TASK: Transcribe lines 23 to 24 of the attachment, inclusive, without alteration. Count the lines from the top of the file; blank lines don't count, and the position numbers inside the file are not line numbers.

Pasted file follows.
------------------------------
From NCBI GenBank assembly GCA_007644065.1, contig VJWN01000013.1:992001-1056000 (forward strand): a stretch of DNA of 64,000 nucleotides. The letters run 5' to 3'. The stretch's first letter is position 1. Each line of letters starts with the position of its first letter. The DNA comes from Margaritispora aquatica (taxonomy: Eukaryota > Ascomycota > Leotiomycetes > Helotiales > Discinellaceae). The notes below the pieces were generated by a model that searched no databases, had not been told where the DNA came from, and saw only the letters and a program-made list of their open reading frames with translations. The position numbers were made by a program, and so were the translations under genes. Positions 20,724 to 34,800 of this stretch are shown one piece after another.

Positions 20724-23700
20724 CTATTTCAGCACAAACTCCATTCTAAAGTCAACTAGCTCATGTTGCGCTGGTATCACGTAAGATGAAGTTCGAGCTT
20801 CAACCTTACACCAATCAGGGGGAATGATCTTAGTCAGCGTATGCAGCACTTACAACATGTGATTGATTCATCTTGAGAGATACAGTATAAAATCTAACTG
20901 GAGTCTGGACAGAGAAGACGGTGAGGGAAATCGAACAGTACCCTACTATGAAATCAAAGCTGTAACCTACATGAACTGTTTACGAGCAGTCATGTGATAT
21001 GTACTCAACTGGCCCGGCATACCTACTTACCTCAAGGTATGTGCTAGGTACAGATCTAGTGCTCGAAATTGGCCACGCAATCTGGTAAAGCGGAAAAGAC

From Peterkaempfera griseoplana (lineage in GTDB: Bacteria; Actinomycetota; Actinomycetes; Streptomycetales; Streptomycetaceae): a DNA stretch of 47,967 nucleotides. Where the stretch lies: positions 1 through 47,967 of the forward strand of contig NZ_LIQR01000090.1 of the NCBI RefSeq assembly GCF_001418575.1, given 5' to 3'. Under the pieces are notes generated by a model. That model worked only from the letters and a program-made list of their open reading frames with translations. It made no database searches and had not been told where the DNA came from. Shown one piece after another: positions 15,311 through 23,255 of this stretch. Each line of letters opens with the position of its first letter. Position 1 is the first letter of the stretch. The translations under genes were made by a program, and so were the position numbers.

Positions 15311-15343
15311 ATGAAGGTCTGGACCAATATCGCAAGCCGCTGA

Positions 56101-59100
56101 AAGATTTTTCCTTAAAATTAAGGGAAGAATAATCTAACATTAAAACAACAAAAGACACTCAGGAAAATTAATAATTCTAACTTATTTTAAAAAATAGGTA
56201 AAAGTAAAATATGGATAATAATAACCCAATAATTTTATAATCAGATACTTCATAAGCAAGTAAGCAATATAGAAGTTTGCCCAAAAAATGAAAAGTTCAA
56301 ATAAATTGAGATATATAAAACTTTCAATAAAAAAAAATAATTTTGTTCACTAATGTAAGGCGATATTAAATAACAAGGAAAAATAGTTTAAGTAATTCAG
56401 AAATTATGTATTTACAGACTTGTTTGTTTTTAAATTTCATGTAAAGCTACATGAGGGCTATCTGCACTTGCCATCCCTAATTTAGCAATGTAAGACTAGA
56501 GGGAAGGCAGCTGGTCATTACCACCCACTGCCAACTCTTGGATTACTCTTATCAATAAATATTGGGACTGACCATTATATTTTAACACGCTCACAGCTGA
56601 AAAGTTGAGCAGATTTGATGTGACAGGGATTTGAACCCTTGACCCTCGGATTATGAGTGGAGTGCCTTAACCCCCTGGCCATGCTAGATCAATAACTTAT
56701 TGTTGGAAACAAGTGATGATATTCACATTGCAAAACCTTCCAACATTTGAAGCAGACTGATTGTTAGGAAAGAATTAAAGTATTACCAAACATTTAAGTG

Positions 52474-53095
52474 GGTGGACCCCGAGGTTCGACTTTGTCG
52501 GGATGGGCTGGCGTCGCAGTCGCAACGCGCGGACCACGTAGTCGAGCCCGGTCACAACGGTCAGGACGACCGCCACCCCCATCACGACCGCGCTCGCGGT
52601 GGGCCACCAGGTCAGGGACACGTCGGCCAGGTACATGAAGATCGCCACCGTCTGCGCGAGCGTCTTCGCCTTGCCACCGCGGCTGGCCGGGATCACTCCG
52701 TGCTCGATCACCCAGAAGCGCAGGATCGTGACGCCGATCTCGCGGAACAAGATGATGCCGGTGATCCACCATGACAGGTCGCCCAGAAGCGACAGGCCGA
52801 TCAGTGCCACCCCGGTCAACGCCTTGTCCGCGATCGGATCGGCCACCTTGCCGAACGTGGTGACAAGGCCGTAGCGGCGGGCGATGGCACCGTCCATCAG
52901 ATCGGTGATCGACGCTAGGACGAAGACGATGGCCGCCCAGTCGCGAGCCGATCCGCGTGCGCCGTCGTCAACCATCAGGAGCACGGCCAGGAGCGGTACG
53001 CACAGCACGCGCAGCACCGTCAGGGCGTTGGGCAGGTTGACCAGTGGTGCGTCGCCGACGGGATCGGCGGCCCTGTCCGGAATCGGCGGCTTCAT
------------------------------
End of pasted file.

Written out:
52801 TCAGTGCCACCCCGGTCAACGCCTTGTCCGCGATCGGATCGGCCACCTTGCCGAACGTGGTGACAAGGCCGTAGCGGCGGGCGATGGCACCGTCCATCAG
52901 ATCGGTGATCGACGCTAGGACGAAGACGATGGCCGCCCAGTCGCGAGCCGATCCGCGTGCGCCGTCGTCAACCATCAGGAGCACGGCCAGGAGCGGTACG